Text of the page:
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Clement Wilks (1819-1871) of Browne and Wilks
1872 Obituary 
MR. CLEMENT WILKS was born at Peckham Rye, Surrey, on the 15th of February, 1819, and was the youngest son of the Rev. Mark Wilks, of Paris.
He passed most of his early years in France and Switzerland, and took his degree of Bachelor of Arts at the College de Paris in the year 1836.
After being engaged for a short time on the Paris and St. Germain railway, he came to England, and was articled to Sir Charles Fox, then of the London works, and Resident Engineer of the London and Birmingham railway.
His professional education was continued in connection with Messrs. Fox, Henderson and Co. till 1841 ; and in the following year he had the chief management of a French engineering establishment on the Garonne, where he remained for three or four years.
Returning to England, he entered into what proved but a short engagement with Mr. G. W. Buck, M. Inst. C.E., on the Ely and Huntingdon railway, then in course of construction.
On Mr. Buck’s decease he was associated with Mr. Hawkshaw in surveying for the Manchester and Southport line, and subsequently for the Lancashire and Yorkshire railway, in the neighbourhood of Heckmondwike.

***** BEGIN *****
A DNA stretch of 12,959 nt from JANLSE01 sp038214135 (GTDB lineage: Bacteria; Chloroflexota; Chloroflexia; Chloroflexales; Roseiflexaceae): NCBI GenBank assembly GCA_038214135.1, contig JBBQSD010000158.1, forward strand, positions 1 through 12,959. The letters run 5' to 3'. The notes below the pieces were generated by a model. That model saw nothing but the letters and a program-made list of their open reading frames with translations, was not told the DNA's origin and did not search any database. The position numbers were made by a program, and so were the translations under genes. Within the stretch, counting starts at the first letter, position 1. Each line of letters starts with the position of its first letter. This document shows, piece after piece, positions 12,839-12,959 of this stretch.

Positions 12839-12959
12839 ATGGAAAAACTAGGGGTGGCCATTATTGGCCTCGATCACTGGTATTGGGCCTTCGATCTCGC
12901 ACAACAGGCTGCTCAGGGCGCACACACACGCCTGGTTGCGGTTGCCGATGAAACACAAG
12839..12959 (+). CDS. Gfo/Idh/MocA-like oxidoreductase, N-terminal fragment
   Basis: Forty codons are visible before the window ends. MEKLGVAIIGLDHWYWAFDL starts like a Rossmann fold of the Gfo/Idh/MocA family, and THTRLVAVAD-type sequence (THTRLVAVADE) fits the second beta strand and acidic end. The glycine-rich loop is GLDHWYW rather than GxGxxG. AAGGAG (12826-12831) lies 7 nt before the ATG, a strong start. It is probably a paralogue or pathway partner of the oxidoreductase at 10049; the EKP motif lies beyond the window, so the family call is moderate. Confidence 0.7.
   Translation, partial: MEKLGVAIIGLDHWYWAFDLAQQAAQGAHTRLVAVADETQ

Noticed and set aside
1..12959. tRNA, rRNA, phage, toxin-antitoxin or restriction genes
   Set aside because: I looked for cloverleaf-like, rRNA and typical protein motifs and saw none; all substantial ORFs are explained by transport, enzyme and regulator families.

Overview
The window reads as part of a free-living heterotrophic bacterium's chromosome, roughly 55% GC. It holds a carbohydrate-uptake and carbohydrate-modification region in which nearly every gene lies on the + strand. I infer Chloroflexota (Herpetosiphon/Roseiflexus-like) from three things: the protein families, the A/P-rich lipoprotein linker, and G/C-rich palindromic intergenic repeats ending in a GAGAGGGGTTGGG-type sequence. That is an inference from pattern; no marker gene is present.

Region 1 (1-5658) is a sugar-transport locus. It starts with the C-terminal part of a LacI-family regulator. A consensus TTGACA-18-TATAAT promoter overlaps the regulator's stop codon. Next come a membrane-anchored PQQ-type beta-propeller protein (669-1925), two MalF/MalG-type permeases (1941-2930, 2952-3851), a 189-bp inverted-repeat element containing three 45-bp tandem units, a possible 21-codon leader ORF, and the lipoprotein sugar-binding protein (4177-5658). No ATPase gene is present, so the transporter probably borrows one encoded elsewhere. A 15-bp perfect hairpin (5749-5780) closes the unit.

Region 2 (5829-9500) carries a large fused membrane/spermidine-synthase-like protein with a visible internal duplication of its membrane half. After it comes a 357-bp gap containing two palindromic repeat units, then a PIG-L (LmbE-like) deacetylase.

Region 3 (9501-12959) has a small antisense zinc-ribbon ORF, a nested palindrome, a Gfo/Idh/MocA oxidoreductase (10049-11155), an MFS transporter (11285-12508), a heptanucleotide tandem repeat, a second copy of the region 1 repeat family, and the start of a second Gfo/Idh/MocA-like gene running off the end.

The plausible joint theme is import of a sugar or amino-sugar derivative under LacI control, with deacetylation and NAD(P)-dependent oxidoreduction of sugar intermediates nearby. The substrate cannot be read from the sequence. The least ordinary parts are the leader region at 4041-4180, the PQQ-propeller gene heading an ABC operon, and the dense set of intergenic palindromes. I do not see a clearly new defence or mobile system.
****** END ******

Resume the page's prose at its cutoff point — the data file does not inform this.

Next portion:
In 1850 he was engaged in superintending the construction of various public buildings in London, under the direction of the Society for Improving the Dwellings of the Poor, a model of one of which was erected in connection with the first Exhibition of 1851.
In the following pear he left England for Australia, and immediately after arriving in Melbourne, was appointed Assistant Colonial Engineer, a post he occupied for several years, being chiefly engaged in the construction of roads and bridges in various localities in that colony.
In 1860 he visited the United States and Canada on private affairs ; and returning to Australia resumed his former duties. The Victorian Government having inaugurated a scheme for supplying water to the various mining districts, he was invited to accept the post of Resident Engineer to the Water Supply, the duties of which he continued to discharge until his death, on the 2nd of May, 1871.
His professional ability, integrity, and zeal in the performance of arduous duties, often under circumstances peculiarly harassing, as well as his uniform courtesy, secured for him at all times the esteem and confidence of his superiors, whilst the kind consideration shown invariably towards those whom he employed won their warm regard.
During the last twelve months of his life he was much enfeebled by a lingering malady, and was yet found daily at his post, for his active temperament would not suffer him to seek the rest which might hare prolonged his days.
Mr. Wilks was elected an Associate of the Institution on the 7th of December, 1869.